For the youth especially, it was clear that the discussion participants were proud of their contributions and excited that their input was valued. One young woman participating in my session was selected by her peers to present for the group, but was a little hesitant since she lacked public speaking experience. After my first request she shot back at me. “I can’t do it! Why don’t you ask one of the other adults to present!” I replied, “you just did a great job sharing your ideas with a room full of twenty people. What difference does a few more make?” After a bit more cajoling and encouragement from the group, we eventually convinced her to take the mic in front of the room, and the next thing she knew she was confidently sharing the group’s thoughts with scores of people. Her presentation was met with applause and was wrapped up with a look of accomplishment. DCPNI’s leadership clearly believes in securing community buy-in during the planning process. Including neighborhood residents in the process builds trust and gives people a better understanding of the new services that will be offered. Local residents can provide critical insight into community challenges and priorities, holding deep ties to the neighborhood that sometimes date back for generations. Perhaps most importantly, it empowers residents to take an active role in the transformation of their communities. To close the day, the retreat leaders passed the microphones to anyone in the room who cared to share some closing words. Heartfelt thanks were expressed and folks who participated in different capacities showed enormous amounts of appreciation for each other. One stirring moment came when a parent who had recently returned to post-secondary education got the microphone. Facing the silent crowd, she shared that “although I was undecided about what I would be studying, today has left no doubt in my mind that I want to major in education.” The emotional revelation was met with an embrace from those around her and more warm applause from throughout the room. Testimonies like these were evidence of the impact the Promise Neighborhood effort is already having on its community residents. Posted in Local Efforts, Neighborhood Movement, Promise Neighborhoods. 1 comment By Hayling Price – March 4, 2011 « Neighborhood Initiatives Budget Update Neighborhood Revitalization Initiative Seeks Input »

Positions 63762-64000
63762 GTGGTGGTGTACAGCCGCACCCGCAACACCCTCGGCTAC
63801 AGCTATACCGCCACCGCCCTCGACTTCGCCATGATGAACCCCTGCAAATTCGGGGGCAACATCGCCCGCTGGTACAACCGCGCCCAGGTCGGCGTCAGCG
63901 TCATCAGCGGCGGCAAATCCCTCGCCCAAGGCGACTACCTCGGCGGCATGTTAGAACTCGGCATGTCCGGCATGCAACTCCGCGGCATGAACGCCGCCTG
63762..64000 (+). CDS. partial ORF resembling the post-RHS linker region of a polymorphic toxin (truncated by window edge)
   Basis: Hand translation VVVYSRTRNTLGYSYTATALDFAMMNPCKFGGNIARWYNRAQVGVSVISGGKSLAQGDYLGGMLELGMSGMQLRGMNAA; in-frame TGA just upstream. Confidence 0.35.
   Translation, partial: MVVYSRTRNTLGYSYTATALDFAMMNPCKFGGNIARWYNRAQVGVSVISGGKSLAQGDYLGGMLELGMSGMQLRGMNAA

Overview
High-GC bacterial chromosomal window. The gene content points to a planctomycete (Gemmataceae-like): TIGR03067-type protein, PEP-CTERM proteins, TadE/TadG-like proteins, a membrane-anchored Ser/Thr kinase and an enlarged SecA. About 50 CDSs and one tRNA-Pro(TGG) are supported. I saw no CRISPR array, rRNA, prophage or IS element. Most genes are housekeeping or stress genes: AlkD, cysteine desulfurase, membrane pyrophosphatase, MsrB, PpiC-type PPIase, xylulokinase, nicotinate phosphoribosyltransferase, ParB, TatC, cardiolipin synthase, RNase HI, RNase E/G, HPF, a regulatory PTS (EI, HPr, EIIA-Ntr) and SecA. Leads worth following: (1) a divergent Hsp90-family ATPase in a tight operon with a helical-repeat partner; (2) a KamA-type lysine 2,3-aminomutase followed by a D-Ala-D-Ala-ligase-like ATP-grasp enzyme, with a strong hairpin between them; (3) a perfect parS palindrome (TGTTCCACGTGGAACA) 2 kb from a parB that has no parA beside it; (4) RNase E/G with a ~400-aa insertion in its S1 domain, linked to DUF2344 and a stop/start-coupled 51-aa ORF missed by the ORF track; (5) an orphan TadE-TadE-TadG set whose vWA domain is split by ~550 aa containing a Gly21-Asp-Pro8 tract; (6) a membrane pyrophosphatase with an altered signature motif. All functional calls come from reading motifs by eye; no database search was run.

About Building Neighborhoods Building Neighborhoods covers federal urban policy, with a focus on President Obama’s Promise Neighborhoods initiative and similar state and local place-based efforts. Building Neighborhoods is a project of United Neighborhood Centers of America. United Neighborhood Centers of America (UNCA) is a voluntary, nonprofit, national organization with neighborhood-based member agencies throughout the United States. Formerly known [...]more →